I won’t be going back to Egypt. I would also totally support withdrawing ANY financial assistance to that country. Those might be strange statements from someone who’s written two books about Kleopatra and clearly loves the country and its history. Let me explain.
I am sharing herewith in its entirety a report from CNN’s blog about the recent gang rapes in Egypt. Historically, women of the conquered were raped by the victors as part of the “prize” of winning a war and to assert supremacy over, and humiliate and shame, the losers. That reflected a savage mentality to be sure, but the recent rapes in Egypt are more frightening because they are coldly calculated to terrify and suppress half the population. The message to Egypt’s women: Stay out of public life. If you show your face, you’re asking for it. The message to foreign countries and institutions: send us females and this is how we will deal with them.
I really enjoyed doing this sixty minute radio interview with Jon Hansen. Few interviewers come so well-prepared to discuss a book on so many different levels with an author. Hope you enjoy.
Dracula in Love radio interview with Jon Hansen
The glass escalator is a new phenomenon similar to the glass ceiling, except that instead of hitting their heads as they try to rise to the top, men entering largely female dominated professions are carried past their women co-workers in winged chariots known as glass escalators.
Not surprisingly, as the job market shrinks, men are entering traditionally female-dominated professions—nursing, teaching, etc. This is great news for the professions, as far as I am concerned, and also great news for men who are willing to enter or retrain for these positions. The bad news for women is that they have to watch the men swiftly move past them for promotions and pay raises.
Women are expert strategists when it comes to running relationships or running a household, both of which are complex tasks. So why are we lacking the strategic skills to climb the corporate ladder? According to the WSJ, “Women held just 14.1% of executive officer positions in 2011 at Fortune 500 companies, down from 14.4% in 2010, according to recent research conducted by Catalyst, a nonprofit organization that seeks to advance women in business. When it comes to boards, women held 16.1% of seats in 2011, compared to 15.7% in 2010.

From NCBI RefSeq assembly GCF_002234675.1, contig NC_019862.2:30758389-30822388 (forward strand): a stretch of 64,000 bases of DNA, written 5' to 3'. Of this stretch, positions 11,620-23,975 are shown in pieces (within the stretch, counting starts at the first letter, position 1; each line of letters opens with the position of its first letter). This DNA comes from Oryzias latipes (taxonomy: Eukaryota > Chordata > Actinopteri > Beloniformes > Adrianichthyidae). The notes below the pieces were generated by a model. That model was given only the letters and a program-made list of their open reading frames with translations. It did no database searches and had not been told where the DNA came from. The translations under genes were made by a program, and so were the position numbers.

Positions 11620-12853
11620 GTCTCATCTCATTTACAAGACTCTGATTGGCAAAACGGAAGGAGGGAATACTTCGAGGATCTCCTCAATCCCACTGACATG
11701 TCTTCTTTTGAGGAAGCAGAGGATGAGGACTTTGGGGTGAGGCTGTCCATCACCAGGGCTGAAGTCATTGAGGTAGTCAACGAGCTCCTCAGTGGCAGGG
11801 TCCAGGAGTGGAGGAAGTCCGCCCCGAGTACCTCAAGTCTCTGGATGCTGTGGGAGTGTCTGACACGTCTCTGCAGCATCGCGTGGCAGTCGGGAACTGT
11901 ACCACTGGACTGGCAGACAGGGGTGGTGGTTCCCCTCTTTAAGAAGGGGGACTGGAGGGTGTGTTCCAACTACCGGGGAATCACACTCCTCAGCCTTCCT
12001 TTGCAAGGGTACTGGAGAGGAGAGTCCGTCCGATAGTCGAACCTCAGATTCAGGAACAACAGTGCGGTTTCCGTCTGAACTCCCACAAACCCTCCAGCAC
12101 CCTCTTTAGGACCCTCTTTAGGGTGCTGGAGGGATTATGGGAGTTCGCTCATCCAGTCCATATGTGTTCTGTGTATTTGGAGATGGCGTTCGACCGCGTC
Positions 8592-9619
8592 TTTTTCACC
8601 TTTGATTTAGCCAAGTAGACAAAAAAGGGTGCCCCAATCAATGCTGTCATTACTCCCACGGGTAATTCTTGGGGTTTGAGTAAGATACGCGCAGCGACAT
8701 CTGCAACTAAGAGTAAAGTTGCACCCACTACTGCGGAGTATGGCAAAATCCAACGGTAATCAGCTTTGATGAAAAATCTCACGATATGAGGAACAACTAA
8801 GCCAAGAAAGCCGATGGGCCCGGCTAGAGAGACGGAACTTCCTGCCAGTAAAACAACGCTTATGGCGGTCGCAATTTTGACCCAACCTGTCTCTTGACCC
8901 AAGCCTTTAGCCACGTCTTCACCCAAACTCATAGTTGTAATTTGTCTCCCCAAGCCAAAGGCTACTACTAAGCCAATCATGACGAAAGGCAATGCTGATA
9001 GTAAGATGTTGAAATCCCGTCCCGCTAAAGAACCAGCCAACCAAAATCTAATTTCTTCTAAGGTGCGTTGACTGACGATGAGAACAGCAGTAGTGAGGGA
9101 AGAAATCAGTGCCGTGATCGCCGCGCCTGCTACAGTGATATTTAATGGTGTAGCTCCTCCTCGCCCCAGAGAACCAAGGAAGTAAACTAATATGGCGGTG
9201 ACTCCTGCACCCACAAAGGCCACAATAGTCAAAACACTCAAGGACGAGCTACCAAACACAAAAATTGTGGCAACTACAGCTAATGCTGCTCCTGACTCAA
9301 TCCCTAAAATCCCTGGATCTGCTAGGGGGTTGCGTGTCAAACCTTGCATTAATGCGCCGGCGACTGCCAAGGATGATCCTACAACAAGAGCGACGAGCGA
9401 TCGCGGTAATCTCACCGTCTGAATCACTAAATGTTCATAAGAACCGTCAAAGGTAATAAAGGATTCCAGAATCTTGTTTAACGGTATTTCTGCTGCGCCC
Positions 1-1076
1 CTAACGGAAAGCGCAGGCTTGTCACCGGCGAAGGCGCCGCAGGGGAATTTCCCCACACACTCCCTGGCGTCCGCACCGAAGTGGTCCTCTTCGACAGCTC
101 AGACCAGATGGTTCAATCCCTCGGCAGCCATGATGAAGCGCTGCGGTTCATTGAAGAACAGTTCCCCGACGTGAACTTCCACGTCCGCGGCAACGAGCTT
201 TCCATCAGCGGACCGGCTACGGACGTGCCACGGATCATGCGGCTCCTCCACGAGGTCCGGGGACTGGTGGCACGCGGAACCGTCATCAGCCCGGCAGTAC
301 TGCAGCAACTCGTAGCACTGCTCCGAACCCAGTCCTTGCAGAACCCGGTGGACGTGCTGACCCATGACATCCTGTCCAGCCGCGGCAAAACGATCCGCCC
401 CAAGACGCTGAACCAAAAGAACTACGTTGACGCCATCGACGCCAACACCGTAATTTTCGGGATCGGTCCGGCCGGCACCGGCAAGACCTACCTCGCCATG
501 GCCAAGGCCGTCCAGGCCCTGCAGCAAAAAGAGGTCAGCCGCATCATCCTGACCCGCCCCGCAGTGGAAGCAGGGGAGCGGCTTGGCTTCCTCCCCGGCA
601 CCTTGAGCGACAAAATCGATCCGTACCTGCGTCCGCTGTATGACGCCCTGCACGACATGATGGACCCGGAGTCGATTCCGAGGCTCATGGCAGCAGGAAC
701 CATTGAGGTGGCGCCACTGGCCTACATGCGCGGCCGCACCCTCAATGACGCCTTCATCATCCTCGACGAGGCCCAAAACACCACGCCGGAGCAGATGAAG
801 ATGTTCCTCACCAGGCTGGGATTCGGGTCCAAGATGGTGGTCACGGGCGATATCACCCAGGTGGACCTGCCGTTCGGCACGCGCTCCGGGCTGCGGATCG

Few people know that my first career was as a costume designer in theater, film, and television. I studied theatrical design at university, and, thanks to a very lucky break, slid into the business and worked in that position for a few intense, fun years.
For my taste, Eiko Ishioka was the greatest costume designer in the world. She certainly changed my world with her exquisite costumes for Francis Coppola’s’ Dracula. I was always a “Francis Freak,” but it was Ishioka’s shockingly vibrant, wildly dramatic, luscious wardrobe that jettisoned me into Coppola’s Gothic fantasy and made me want to stay there. Forever. The reds were not incarnadine but blood itself. The juxtaposition of bridal white against the ruthless horror of an undead bride seared my imagination. The bizarre confluence of Japanese discipline, Victorian excess, unbridled sexuality, and sheer theatricality stunned me. I couldn’t get the images out of my mind. For decades.